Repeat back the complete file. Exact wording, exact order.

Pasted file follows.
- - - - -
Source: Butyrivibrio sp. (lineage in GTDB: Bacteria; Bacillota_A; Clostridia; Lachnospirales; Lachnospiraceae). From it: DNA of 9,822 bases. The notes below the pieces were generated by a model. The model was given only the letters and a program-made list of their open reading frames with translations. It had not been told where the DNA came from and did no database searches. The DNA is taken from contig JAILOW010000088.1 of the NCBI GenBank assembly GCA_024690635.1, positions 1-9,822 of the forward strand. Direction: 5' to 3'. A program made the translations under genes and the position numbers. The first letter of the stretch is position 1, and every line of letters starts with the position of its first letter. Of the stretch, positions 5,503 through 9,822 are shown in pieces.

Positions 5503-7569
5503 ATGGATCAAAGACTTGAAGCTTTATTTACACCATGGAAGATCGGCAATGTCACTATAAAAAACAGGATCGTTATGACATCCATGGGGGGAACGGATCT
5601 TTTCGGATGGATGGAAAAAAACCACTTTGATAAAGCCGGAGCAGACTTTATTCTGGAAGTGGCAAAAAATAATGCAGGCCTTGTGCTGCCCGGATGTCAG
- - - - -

Source: Butyrivibrio sp. (lineage in GTDB: Bacteria; Bacillota_A; Clostridia; Lachnospirales; Lachnospiraceae). From it: DNA of 9,822 bases. The notes below the pieces were generated by a model. The model was given only the letters and a program-made list of their open reading frames with translations. It had not been told where the DNA came from and did no database searches. The DNA is taken from contig JAILOW010000088.1 of the NCBI GenBank assembly GCA_024690635.1, positions 1-9,822 of the forward strand. Direction: 5' to 3'. A program made the translations under genes and the position numbers. The first letter of the stretch is position 1, and every line of letters starts with the position of its first letter. Of the stretch, positions 5,503 through 9,822 are shown in pieces.

Positions 5503-7569
5503 ATGGATCAAAGACTTGAAGCTTTATTTACACCATGGAAGATCGGCAATGTCACTATAAAAAACAGGATCGTTATGACATCCATGGGGGGAACGGATCT
5601 TTTCGGATGGATGGAAAAAAACCACTTTGATAAAGCCGGAGCAGACTTTATTCTGGAAGTGGCAAAAAATAATGCAGGCCTTGTGCTGCCCGGATGTCAG